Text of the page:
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Policy Briefing: Public Infrastructure
The federal government’s announcement of $53-billion over 10 years was a step in the right direction in strengthening our hometowns and building the Canada of tomorrow. Unfortunately, a lack of clarity on municipal access to the money risks delaying this train from leaving the station.
According to Environment Canada, 150 million gallons of untreated and undertreated water are annually dumped into Canada’s waterways.
According to the Canada Mortgage and Housing Corporation, $1.7-billion dollars is invested annually in the existing social-housing stock, financially supporting close to 600,000 individuals and families.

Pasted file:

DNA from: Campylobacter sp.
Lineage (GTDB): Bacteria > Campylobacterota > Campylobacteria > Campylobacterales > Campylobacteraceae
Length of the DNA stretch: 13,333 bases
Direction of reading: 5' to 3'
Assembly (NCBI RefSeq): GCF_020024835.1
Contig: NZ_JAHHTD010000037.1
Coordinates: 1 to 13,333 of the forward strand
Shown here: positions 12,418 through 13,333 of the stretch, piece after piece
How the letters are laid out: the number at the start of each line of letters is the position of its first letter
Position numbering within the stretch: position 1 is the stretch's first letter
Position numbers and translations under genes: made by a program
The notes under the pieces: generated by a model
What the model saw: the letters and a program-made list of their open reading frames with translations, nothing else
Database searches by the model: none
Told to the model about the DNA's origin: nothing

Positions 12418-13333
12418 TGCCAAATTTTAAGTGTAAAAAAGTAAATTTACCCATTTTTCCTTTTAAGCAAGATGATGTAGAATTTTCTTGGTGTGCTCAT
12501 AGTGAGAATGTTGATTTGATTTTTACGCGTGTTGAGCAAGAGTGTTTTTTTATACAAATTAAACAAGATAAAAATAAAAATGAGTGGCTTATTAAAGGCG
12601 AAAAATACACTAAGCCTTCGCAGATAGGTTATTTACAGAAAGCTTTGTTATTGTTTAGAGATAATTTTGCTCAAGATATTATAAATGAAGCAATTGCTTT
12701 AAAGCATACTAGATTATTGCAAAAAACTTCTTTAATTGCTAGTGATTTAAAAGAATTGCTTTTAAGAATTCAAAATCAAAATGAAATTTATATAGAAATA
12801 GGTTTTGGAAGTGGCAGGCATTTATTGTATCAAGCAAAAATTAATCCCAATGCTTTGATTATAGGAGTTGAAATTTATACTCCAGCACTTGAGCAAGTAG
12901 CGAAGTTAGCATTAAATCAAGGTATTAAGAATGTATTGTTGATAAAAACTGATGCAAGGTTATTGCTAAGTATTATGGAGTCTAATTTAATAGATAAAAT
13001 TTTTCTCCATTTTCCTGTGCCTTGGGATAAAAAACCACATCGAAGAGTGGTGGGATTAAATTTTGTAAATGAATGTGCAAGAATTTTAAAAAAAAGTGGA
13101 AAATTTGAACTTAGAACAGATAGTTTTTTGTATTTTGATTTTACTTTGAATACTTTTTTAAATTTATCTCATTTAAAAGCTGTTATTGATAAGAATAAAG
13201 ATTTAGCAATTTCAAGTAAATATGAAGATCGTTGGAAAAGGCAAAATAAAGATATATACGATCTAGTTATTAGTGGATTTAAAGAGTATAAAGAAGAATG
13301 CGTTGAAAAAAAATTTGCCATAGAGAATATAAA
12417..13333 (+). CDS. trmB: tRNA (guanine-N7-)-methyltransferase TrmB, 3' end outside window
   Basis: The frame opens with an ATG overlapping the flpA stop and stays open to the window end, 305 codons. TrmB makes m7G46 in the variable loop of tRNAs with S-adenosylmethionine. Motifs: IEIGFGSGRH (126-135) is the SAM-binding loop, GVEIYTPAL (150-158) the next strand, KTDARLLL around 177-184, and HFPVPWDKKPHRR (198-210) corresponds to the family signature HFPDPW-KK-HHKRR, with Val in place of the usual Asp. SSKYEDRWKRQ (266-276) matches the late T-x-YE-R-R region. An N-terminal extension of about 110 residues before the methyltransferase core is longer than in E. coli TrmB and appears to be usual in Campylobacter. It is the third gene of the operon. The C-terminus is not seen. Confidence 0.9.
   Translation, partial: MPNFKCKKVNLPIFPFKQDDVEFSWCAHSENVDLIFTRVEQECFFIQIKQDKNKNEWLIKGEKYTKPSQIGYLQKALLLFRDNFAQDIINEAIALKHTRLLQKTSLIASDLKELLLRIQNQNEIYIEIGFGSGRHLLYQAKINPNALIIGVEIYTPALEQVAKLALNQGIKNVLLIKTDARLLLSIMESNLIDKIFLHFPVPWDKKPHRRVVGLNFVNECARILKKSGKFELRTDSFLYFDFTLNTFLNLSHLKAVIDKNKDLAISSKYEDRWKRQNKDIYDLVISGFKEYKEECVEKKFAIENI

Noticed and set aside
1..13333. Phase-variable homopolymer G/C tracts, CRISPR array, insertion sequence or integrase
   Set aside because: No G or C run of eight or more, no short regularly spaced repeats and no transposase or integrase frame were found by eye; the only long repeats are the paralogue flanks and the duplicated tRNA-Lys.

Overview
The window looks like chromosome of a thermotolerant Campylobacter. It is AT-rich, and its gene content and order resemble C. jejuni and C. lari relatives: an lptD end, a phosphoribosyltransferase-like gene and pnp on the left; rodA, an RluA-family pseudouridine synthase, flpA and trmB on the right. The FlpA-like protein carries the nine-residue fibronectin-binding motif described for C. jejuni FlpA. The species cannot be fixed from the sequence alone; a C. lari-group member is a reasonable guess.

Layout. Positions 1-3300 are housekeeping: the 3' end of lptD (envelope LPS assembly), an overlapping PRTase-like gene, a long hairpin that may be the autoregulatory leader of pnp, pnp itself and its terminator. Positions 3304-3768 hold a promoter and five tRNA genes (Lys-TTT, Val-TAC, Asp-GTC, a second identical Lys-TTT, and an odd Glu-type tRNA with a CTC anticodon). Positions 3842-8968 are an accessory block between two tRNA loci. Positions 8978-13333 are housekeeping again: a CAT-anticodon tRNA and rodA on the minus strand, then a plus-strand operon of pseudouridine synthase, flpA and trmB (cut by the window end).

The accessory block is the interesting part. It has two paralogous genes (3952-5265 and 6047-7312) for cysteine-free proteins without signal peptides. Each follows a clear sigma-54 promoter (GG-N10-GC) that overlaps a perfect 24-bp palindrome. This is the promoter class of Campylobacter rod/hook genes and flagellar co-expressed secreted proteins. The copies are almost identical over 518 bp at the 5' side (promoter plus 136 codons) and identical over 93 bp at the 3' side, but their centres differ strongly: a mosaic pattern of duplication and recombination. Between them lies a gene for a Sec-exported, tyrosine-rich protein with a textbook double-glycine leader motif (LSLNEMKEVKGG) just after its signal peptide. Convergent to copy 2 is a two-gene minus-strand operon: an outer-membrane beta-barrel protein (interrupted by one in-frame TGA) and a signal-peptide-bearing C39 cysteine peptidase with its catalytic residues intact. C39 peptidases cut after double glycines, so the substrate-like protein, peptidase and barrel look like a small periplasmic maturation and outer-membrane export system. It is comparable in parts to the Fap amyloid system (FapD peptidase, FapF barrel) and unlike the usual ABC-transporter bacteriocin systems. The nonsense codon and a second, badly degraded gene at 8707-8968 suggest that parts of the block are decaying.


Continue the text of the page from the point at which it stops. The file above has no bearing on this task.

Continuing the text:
The federal government first announced its New Building Canada Plan in the 2013 budget, where it promised to dedicate roughly $47-billion in funding for infrastructure projects at the federal, municipal, provincial and territorial levels through various programs.
Insurance Bureau of Canada says insurance claims rising with extreme weather events.
New Building Canada Plan reinvests in P3 Canada, introduces P3 screening for projects over $100-million.
What’s needed today is a more coherent approach by the federal government in understanding the impact of its policies on cities and, equally important, deliberately designing policies that will strengthen the economic role of cities while also improving quality of life.
The $14-billion New Building Canada Fund consists of the national infrastructure component, which supports projects of national significance, and the provincial-territorial infrastructure component, which supports projects of national, regional and local significance.

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